8 Selection and Placement Guidelines for Test Level 2 Through Test Level 5 Median Barriers Figure 3. Crash scene diagram: Interstate 5 in Orland, California. (NTSB 2015)

Literature Review 9   barriers were not warranted at this location, noting “. . . because of the severity of cross-median crashes, some states, including California, have stronger median barrier application policies than the RDG. . . . Even with the more robust barrier application policies in the State of Cali- fornia, the Orland crash site did not exceed the Caltrans minimum ADT of 45,000 vehicles for the 58-foot-wide median, and the fatal cross-median crash rate had not been exceeded in the preceding 5 years.” (NTSB 2015) Although the NTSB made no new recommendations to the FHWA or AASHTO as a result of this investigation, “[t]he NTSB is encouraged by the recent TRB announcement of an NCHRP research project (no. 22-31) to develop guidelines on median barrier placement location criteria and selection of median barriers types. It is anticipated that these guidelines will be integrated into an updated edition of the RDG and, therefore, will augment the criteria used by California and other states.” (NTSB 2015) 3.1.4 Summary of Crashes Investigated by NTSB The crash site characteristics and crash history of these crashes investigated by NTSB are summarized in Table 1 and Table 2. While these crashes only provide anecdotal evidence, these summaries illustrate the types of events the NTSB is called to investigate and try to prevent, through recommendations, in the future. 3.2 Evolution of Median Barrier Guidance 3.2.1 Historic Guidance Guidelines for installing barriers began with Highway Research Board Special Report 81 in 1964. In 1967, in Highway Design and Operation Practices Related to Highway Safety, (AASHO 1967) the AASHO Traffic Safety Committee published median barrier warrants stating that: “Effective median barriers should be installed on all existing and proposed high volume, high speed divided highways with narrow medians where traffic engineering studies establish the need. On multi- lane undivided highways, where there are similar traffic conditions, median barriers may also be a con- tribution to safety.” In the 1967 Highway Design and Operations Practices Related to Highway Safety, the AASHO Traffic Safety Committee also observed: “Throughout the nation there have been many serious cross-median accidents resulting in multiple deaths where the traffic volume has been much less than 40,000 vehicles per day. Some States are pro- ceeding on the basis that on any highway with a median width less than 20 feet a barrier rail should be installed regardless of traffic volume. . . . On a heavily travelled section, say with volumes over 20,000 per day, barriers should be considered on medians up to about 30 feet in width.” NCHRP Report 54: Location, Selection, and Maintenance of Highway Guardrails and Median Barriers was published in 1968. NCHRP Report 54 presented median barrier warrants based on median width and a 2-year projection of traffic volumes. When the median exceeded 40 feet, median barriers were said to not be warranted, as shown in Figure 4. NCHRP Report 54 con- sidered median barriers to have the sole purpose of reducing across-the-median, head-on collisions between vehicles in the opposing direction of travel. Consideration of the need for a longitudinal barrier due to the median terrain and/or obstacles was based on roadside warrants. (Michie 1968) NCHRP Report 118: Location, Selection, and Maintenance of Highway Traffic Barriers, pub- lished in 1971, superseded NCHRP Report 54. NCHRP Report 118 reiterated the NCHRP Report 54 statement about the purpose of median barriers and continued to base the warrant on a 2-year projection of traffic volumes and median width. The minimum width for a median to not have a barrier, however, was extended from 40 feet to 50 feet. A provision was also added that medians that exceeded 50 feet with adverse accident experience may also be considered for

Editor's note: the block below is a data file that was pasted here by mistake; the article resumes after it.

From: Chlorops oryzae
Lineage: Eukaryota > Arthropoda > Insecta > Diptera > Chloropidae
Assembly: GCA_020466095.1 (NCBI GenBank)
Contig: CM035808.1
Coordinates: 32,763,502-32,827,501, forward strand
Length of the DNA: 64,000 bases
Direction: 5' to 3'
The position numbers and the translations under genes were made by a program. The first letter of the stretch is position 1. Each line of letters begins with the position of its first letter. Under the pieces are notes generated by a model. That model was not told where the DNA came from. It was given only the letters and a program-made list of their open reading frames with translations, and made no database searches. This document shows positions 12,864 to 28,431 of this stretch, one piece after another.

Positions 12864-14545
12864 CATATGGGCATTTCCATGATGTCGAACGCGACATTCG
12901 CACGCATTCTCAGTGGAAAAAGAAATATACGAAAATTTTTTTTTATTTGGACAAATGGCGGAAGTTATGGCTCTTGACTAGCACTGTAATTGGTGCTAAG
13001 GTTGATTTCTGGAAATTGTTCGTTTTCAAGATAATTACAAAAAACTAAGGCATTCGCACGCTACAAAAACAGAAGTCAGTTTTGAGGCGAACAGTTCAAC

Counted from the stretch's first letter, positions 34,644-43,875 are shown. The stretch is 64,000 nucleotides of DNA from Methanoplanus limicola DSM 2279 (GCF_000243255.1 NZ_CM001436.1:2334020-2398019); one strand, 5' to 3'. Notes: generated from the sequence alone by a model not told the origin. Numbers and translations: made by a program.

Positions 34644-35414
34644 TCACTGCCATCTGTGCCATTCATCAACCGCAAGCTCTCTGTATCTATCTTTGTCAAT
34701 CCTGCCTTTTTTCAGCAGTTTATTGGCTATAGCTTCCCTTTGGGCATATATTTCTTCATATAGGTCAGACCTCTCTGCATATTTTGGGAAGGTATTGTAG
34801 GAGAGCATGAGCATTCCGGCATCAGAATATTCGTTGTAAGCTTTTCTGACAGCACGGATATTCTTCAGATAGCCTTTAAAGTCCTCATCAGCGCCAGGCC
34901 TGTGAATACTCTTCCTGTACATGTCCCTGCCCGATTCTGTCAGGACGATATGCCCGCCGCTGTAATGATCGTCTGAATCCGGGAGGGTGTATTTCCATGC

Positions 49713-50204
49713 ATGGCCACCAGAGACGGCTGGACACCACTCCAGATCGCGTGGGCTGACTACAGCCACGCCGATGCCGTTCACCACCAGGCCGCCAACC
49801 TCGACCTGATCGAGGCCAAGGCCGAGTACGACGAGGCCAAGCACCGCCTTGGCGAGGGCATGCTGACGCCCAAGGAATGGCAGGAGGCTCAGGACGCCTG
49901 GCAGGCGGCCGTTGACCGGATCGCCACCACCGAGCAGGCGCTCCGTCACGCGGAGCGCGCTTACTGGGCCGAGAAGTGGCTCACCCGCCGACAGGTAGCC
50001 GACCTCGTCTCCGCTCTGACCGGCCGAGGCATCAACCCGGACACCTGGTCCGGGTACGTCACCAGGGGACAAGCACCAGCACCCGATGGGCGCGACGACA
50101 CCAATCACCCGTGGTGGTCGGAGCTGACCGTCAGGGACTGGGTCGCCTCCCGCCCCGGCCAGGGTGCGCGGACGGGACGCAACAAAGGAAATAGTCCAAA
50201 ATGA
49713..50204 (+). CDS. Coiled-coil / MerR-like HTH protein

10 Selection and Placement Guidelines for Test Level 2 Through Test Level 5 Median Barriers barriers. (Michie 1971) The median barrier requirements from NCHRP Report 118 are shown in Figure 5. The second edition of Highway Design and Operations Practices Related to Highway Safety was published in 1974, at which time the guidance for the introduction of median barriers was changed, removing any reference to traffic volumes and only referring to median width as follows: “For narrow medians, 30  feet or less in width, a flush paved median with internal drainage and a median barrier should be considered. The median should be kept free of abrupt slopes and obstacles. . . .” (AASHTO 1974) In 1977, AASHTO published the Guide for Selecting, Locating, and Designing Traffic Barriers (1977 Barrier Guide), and median barriers were addressed in Chapter 4. (AASHTO 1974) Warrants were suggested for median barriers on high-speed, controlled-access roadways as shown in Figure 6. These warrants were suggested for use “. . . in the absence of cross median acci- dent data for a specific site.” It was further suggested that “[a]n evaluation of the number of [median Figure 4. NCHRP Report 54 median barrier requirements. (Michie 1968)